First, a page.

I Am The Night was first broadcasted on November 9, 1992 and aired in primetime on December 13, 1992 with a script by Michael Reaves and directed by Boyd Kirkland.
On the anniversary of the death of Bruce’s parents, Batman accompanies Leslie Thompkins to Crime Alley to place roses on the spot where they were gunned down. Meanwhile, Commissioner Gordon is on stakeout to arrest Jimmy “The Jazzman” Peake during a drug smuggling ring. Batman had promised to be there, but arrives late to find a gun battle going on. He helps defeat the gangsters and arrest the Jazzman, but at a high cost—Gordon is severely wounded. The incident traumatizes Batman and he contemplates giving up his crime-fighting career, despite the Jazzman escaping prison to carry out his personal vendetta against Gordon (who had sent him to prison six years before).
This one is not only my all time favorite Batman: The Animated Series episode but it’s my all-time favorite episode of television period.
I love this episode because much like Heart Of Ice, it’s a perfect mix of good drama, good action, good writing and brilliant voice acting with Kevin Conroy giving his strongest performance of Bruce Wayne he’s ever given.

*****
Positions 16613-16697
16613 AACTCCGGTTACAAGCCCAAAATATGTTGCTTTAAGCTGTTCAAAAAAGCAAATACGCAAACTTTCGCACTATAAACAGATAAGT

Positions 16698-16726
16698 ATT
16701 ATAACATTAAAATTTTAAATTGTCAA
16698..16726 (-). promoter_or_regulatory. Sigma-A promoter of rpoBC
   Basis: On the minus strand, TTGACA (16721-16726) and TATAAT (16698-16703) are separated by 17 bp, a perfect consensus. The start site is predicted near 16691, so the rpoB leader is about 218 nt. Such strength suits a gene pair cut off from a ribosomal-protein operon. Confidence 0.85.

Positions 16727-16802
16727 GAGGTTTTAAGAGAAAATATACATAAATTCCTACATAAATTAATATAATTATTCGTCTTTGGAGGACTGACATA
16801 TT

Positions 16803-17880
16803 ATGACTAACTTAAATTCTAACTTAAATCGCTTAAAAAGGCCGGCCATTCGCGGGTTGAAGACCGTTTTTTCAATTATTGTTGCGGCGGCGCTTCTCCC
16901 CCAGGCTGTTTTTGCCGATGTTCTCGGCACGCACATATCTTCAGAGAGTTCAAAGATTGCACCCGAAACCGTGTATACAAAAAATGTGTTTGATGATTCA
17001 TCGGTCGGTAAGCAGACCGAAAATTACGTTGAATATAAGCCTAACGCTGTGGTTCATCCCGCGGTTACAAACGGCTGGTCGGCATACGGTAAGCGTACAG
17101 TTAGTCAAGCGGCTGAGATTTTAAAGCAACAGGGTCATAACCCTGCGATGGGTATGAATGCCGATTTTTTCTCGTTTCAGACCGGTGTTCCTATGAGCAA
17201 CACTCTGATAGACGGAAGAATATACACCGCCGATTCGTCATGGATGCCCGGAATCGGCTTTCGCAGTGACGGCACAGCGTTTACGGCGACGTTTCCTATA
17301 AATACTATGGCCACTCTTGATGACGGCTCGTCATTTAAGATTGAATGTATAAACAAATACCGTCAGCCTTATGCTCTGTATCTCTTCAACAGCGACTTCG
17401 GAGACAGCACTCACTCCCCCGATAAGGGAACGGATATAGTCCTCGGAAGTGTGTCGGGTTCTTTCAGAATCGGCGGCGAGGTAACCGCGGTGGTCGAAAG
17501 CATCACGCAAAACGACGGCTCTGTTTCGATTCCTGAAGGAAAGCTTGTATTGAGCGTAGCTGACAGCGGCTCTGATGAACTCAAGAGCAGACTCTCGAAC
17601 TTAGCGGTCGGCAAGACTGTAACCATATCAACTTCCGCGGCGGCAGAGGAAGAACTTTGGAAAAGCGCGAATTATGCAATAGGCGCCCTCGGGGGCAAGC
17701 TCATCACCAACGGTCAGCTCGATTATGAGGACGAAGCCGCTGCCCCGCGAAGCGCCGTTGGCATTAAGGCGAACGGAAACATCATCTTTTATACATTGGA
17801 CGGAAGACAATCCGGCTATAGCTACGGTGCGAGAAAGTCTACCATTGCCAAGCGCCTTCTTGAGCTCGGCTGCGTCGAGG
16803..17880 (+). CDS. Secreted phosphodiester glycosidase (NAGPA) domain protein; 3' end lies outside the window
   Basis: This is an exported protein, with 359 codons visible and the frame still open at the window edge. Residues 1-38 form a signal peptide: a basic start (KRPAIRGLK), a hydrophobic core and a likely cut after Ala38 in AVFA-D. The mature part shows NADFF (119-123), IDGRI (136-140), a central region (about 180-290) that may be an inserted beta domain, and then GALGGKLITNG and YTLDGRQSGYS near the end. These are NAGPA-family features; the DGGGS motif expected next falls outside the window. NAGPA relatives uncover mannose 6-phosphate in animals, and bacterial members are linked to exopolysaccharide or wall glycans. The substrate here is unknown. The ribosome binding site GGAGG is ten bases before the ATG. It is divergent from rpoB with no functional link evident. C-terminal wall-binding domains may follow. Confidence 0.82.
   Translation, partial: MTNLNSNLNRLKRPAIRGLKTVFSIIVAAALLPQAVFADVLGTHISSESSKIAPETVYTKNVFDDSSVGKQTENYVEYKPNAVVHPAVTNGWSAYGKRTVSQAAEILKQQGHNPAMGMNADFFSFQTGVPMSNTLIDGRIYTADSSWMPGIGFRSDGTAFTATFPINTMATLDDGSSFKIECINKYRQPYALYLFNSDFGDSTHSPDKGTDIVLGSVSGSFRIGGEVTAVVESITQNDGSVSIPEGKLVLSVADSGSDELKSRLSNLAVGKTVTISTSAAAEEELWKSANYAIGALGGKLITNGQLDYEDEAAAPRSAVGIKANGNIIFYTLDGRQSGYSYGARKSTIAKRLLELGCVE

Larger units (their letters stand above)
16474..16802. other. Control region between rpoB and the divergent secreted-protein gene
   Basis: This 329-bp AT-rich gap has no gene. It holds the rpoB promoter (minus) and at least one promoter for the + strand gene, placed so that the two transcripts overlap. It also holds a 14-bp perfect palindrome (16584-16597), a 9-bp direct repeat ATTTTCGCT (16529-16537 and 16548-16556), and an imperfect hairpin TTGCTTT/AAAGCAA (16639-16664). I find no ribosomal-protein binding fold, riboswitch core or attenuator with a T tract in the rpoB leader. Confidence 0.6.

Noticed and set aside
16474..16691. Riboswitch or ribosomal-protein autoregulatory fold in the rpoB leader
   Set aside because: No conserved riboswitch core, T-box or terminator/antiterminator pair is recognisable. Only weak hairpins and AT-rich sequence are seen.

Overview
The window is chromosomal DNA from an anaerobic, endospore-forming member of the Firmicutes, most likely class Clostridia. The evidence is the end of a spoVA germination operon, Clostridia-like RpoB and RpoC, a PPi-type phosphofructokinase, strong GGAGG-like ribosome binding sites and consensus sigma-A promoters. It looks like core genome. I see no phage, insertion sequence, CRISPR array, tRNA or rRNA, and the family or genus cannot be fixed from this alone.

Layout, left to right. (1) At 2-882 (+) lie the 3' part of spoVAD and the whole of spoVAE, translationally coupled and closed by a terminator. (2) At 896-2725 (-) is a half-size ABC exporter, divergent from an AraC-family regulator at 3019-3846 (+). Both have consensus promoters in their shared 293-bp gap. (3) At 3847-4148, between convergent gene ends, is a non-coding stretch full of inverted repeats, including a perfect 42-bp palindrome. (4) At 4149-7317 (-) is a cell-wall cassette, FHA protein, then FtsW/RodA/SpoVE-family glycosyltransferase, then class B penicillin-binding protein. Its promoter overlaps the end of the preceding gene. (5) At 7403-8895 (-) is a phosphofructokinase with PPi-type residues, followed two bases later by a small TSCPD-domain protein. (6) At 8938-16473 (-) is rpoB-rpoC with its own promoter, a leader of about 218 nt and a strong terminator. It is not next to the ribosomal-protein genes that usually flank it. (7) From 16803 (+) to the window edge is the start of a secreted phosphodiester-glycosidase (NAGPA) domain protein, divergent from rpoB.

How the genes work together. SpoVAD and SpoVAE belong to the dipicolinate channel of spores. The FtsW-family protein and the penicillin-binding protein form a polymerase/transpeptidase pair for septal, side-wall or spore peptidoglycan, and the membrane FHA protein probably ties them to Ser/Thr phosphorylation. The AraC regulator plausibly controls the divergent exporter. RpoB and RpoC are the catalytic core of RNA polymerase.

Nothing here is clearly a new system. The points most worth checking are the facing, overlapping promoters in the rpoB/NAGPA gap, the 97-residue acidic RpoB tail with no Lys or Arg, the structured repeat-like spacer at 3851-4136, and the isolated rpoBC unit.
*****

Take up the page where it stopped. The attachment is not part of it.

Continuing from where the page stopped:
The episode is great because it’s Batman questioning his life and whether or not what he’s doing with his life is doing any good. It’s a fascinating character study on Batman and also Bruce Wayne, although for a majority of the episode, it’s basically Batman.
The last bit of dialogue from a kid that Batman helps out (voiced by a pre-career Seth Green) is one of the definitive moments of the episode that gives Batman the boost he needs to continue doing what he does best.
I Am The Night isn’t often regarded by most people as one of Batman: The Animated Series’ strongest episodes but to me, it’s the one episode that I can watch over and over again and not get tired of it at all.
It’s my all-time favorite episode of TV.